Which relates to the next part of the day, the story-telling-cafe: A kind of oral history, and an interview-method at the same time, here people are encouraged to tell their personal stories in a safe space. The safety of the context is guaranteed by rules for the audience, which is not allowed to interrupt or ask questions. Obviously, this also means that there can be no questioning while the narrator is talking and presenting her very own version of history: her-story.
The method needs good moderation, to ensure that there will be adequate reflection of the presented stories, and also that the narrating person is confident to open up and present personal experiences, perceptions and ideas. Preparation is needed to make sure the audience is ready to accept everything they hear at first, with questions, replies and discussions being held back.  I also think solid background knowledge is useful for the listeners to be able to put the subjective accounts into broader context.

When these things are given, I think it is a very valid method (perhaps even in connection with objects), which can add important, thought perhaps not always comfortable, aspects to historical research and advanced education. Otherwise, it might quickly turn into a debate different generations of a family might have at the kitchen table – and from my experience, these are rarely enlightening or satisfying.

Is the past obscuring the present?

Participants at the seminar are from various European countries, so each has a different perspective on the East-West conflict. Each brought a picture which he/she relates to the conflict, in a personal way and has to talk about it. The list of topics touched upon is big and colourful: Ceausescu’s huge celebrations in the 80s, Radio Free Europe, the Finlandization process, the rebranded Romanian chocolate with rum and so on. It’s all about the past and how the conflict mirrored in various events and details.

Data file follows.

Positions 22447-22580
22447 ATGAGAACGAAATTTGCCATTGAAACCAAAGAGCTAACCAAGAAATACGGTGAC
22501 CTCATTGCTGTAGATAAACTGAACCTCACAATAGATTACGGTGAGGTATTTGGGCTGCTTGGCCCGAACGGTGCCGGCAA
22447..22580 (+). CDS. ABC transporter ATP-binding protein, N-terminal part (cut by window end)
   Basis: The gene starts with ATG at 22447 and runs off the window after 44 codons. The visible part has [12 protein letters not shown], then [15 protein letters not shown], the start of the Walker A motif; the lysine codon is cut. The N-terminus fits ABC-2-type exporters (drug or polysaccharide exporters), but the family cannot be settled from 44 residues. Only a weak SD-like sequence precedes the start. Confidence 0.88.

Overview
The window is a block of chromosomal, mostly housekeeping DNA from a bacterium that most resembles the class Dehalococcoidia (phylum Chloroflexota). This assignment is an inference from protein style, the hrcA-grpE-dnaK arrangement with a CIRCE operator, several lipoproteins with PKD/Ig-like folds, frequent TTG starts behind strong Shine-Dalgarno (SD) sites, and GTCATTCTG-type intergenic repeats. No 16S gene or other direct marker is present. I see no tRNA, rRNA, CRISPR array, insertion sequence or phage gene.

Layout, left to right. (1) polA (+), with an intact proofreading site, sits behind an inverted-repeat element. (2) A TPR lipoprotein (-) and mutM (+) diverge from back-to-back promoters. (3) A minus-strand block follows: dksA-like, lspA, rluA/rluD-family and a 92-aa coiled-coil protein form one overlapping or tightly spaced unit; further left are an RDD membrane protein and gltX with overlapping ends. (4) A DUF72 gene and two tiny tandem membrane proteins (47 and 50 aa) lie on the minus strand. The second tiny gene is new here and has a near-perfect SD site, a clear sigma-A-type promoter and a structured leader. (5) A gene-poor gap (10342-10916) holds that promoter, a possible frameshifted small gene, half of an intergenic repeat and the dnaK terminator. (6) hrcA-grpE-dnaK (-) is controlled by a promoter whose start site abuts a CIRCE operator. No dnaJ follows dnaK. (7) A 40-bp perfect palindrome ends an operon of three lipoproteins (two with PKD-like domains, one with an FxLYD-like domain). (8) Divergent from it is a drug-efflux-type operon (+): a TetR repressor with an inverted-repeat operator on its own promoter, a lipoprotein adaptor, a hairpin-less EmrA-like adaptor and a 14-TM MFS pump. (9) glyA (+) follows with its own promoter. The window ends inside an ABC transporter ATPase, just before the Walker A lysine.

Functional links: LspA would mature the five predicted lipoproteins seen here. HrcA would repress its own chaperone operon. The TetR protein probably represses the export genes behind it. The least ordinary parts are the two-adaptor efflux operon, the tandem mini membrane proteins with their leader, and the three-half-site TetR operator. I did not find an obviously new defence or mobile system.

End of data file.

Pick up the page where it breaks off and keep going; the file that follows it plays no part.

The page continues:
But then Sarah, a German participant, introduces a whole new pespective. She presents the Political Beauty project, belonging to a group of artists who pointed out that the even though the Berlin Wall fell 25 years ago, many walls still exist today, which are being ignored: the Spanish-Moroccan fences, Us-Mexico border etc.

The discourse focusing on the celebration of the past is problematic because it leaves aside the dimension of the present. And because it tricks us into believing that history=past.


The second day

Today was really full of interesting opinions and different kinds of views.Mostly we were talking about rememberence of the cold war era in our country.In the morning we were divided in small groups to present our “homework” like pictures,songs and etc.It was very useful and cognitive.Firstly,because we were only 4-6 people in group and everyone was able to speak not being confused of a time,so no one was in a hurry or interrupted.
The second part of day were focused on story-telling cafe,what was a new thing to me.It was strangely sometimes during conversion that everyone was silent,but on the other hand it was good because every member in group had time to think about  topic,which were discussed.

Sharing experiences

The second full day of the training was story telling day. In AM we showed ant told stories about them which were taken during the cold war era. Afterwards we used a method of biographical work called story telling cafe. It was a bit confusing as we were not able to ask or interrupted. It sometimes showed like we really wanted to argue but protected ourselves from it. Together we made an implication that this method is useful in unofficial education.